A delegation of representatives from the National Hockey League, led by Deputy Commissioner Bill Daly, traveled this week to Sochi, Russia, site of the 2014 Winter Olympics.
During the three-day visit, the League officials visited the hockey venues and other facets of the Olympic infrastructure, as well as meeting with members of the Sochi organizing committee, the International Olympic Committee and the International Ice Hockey Federation to further discuss the League's participation in the 2014 Olympic hockey tournament.
"Yes, we've talked to the IOC, IIHF and the organizing committee just with respect to mostly logistical things -- travel, insurance for the players' contracts, hospitality for player and owner guests," Daly told Sovietsky Sport. "Those are all things we've been in discussions with those bodies for a number of weeks now and they've all been receiving them well."
The Sochi visit comes after the NHL, IOC, IIHF and National Hockey League Players' Association met last month in New York to discuss Olympic participation.
The League still needs to make a final decision on whether it will send its players to Sochi in the middle of the 2013-14 season. The Union also must approve the inclusion of its membership in the tournament.
"We hope to be in a position to bring a recommendation to our owners sometime this month ... by the end of this month," Daly told the paper.
If the League does decide to go to Sochi, it will have to institute a lengthy pause in the regular-season schedule. The 2014 Winter Olympics run from Feb. 7-23. Daly said in order to accommodate that window the League will need an extended break of 17 or 18 days.
"We are trying to work through and find solutions that make it sensible for us to shut down our season and come to Sochi with, estimates are, about 170-180 NHL players," Daly told Sovietsky Sport. "So that's the goal."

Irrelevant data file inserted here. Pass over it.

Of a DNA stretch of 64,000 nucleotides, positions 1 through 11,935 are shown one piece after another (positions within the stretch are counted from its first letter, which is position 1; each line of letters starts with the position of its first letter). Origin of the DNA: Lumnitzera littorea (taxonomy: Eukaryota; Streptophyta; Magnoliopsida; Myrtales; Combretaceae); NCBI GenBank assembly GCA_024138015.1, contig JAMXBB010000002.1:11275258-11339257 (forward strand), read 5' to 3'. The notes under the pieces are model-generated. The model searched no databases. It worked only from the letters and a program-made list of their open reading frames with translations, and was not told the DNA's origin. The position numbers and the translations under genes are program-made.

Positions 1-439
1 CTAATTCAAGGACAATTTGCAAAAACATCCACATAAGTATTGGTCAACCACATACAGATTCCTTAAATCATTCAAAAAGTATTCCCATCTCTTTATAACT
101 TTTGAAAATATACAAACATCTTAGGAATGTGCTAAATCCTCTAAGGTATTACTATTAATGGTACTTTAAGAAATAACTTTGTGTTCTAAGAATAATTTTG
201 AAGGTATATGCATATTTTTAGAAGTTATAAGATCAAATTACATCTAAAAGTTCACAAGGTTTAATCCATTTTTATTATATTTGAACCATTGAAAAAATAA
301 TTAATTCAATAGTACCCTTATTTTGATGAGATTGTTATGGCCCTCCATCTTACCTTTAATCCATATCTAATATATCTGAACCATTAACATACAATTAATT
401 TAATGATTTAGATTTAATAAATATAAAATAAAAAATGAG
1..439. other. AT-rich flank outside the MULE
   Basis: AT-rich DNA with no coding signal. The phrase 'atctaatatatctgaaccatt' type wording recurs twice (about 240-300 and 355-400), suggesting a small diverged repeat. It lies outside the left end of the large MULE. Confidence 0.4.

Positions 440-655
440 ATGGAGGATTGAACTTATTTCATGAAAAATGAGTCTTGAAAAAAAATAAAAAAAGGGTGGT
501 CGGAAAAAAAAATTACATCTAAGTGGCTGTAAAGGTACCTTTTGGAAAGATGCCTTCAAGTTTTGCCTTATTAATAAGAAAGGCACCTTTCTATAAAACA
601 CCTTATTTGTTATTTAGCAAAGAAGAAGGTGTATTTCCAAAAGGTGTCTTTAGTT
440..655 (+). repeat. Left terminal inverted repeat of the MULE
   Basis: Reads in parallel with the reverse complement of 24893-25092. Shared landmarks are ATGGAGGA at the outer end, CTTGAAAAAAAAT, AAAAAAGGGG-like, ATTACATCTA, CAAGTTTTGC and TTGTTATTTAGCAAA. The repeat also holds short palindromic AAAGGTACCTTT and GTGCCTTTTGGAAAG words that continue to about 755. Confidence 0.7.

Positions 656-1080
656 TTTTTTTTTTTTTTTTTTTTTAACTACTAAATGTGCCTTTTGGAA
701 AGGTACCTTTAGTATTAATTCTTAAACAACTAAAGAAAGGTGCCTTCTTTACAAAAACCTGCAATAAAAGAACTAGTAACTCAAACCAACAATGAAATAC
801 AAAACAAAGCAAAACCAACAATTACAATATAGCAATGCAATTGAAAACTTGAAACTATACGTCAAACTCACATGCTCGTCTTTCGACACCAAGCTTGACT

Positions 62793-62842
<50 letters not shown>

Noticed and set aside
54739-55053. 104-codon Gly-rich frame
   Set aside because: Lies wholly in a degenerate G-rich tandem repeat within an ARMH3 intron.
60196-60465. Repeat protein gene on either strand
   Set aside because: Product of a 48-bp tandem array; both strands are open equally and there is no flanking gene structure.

Daly said that he saw nothing during his tour of the facilities that would preclude participation by NHL players.
"The hockey venues are basically complete and would be suitable for our players," Daly said in the interview, referencing Bolshoy Ice Dome and Shayba Arena, which are located side-by-side in Sochi's Olympic Park.
Daly even said a less than ideal game schedule during the Olympics -- Sochi is eight to 11 hours ahead of North America -- can be overcome. With the time difference, many of the marquee games featuring the United States and Canada would air in the morning or early afternoon.
"We've seen a copy of the [Olympic hockey] schedule and will work with NBC and CBC to maximize time slots," Daly said. "It's not an ideal situation for North American TV but we'll do the best we can."
IIHF president Rene Fasel said he remains hopeful a binding agreement will be struck before May.
"This was a very good couple days of site visits of the Olympic venues and infrastructure, followed by some good discussions with the NHL representatives," Fasel said in a statement Wednesday. "I remain optimistic about the NHL's participation in Sochi and I hope that we can come to an agreement latest beginning of May, which would be good for the teams as to which players to select for the World Championships.
"It must be said that many challenges remain and that this is more than just an IIHF-NHL issue. We have also the IOC, the NHLPA, the Sochi organizers, the National Olympic Committees and the national ice hockey associations. There [is] lots of coordinating to be done."
The NHL has participated with its players in the Olympics in every Games since 1998 in Nagano, Japan.
This team has been a real treat to say you've been the head coach of them. I'm extremely proud of this group ... after the disappointment of (the Game 6 loss) is digested, it's always a lot easier as a coach when your team has emptied its tank, and that team emptied its tank for me for three months.
— Senators coach Dave Cameron after getting eliminated in the first round by the Canadiens